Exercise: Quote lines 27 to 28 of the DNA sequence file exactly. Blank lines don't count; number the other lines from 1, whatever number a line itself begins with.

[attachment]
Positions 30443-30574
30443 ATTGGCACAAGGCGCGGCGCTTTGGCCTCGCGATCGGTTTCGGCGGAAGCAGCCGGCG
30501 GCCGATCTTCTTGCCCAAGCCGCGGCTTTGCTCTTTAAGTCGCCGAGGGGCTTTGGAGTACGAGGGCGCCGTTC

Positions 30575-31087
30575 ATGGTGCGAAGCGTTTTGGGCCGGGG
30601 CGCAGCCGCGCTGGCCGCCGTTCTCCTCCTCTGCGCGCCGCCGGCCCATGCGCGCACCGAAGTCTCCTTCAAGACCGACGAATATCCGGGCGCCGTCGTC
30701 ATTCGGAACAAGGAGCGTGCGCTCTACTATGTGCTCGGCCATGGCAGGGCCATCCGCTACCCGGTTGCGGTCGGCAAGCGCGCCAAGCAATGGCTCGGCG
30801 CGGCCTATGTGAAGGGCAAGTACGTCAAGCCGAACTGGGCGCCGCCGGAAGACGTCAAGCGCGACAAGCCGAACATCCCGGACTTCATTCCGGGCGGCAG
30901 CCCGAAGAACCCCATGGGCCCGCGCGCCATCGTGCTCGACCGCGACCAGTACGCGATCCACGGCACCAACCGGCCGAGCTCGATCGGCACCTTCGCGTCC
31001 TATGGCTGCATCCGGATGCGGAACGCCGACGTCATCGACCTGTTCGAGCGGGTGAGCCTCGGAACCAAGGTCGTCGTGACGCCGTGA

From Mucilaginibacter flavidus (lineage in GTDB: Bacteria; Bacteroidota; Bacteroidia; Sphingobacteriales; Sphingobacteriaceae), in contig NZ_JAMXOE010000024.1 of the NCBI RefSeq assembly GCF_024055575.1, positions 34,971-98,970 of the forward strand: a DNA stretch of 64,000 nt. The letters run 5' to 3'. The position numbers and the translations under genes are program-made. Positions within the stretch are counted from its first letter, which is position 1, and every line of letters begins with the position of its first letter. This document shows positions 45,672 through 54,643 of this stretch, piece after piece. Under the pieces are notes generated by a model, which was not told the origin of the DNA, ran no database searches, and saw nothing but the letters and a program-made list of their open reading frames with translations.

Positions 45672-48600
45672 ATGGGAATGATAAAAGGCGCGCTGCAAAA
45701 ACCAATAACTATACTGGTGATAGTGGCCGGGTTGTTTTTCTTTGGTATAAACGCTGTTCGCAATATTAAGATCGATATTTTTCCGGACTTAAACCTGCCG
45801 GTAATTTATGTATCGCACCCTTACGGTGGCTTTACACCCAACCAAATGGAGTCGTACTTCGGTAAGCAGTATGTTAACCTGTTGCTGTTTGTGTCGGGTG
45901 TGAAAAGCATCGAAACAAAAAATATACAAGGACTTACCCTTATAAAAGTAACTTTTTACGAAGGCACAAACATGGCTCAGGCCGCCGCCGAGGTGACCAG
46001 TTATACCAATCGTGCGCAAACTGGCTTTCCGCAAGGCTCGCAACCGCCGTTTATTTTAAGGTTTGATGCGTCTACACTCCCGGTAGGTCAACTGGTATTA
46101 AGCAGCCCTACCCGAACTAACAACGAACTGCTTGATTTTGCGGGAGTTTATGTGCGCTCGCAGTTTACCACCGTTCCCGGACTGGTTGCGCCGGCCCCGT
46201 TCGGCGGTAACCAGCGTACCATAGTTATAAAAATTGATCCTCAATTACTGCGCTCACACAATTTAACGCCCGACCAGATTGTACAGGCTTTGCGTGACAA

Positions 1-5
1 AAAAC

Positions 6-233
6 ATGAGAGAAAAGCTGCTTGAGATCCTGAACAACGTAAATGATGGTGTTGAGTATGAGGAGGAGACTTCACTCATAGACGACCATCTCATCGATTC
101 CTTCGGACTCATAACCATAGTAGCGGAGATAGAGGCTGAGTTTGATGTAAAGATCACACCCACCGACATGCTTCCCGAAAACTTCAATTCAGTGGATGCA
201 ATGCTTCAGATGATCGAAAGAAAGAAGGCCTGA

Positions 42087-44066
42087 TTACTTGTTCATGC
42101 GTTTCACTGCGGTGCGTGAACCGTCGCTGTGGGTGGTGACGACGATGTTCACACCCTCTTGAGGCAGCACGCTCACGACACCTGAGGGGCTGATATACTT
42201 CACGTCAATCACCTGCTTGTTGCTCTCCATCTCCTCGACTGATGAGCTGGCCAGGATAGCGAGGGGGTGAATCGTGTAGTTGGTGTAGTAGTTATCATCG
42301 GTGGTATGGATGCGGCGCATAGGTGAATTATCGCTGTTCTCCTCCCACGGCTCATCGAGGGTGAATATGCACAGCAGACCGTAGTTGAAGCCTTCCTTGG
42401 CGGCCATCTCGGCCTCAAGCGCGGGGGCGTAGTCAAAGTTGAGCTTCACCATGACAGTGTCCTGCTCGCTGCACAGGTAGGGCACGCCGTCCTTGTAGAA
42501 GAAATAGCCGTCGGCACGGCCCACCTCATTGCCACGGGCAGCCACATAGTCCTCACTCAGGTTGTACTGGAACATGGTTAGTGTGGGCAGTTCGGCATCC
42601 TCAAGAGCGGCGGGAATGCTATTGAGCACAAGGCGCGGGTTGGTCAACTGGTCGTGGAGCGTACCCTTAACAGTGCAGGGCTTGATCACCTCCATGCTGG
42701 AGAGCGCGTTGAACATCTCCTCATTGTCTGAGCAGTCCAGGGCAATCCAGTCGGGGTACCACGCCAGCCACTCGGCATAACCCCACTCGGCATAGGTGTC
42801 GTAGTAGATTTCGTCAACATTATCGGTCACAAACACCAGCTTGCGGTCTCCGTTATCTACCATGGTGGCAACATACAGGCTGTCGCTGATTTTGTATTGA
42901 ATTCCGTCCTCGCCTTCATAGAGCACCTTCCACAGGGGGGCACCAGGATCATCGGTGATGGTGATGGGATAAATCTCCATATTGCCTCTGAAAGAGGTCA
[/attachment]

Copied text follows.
42087 TTACTTGTTCATGC
42101 GTTTCACTGCGGTGCGTGAACCGTCGCTGTGGGTGGTGACGACGATGTTCACACCCTCTTGAGGCAGCACGCTCACGACACCTGAGGGGCTGATATACTT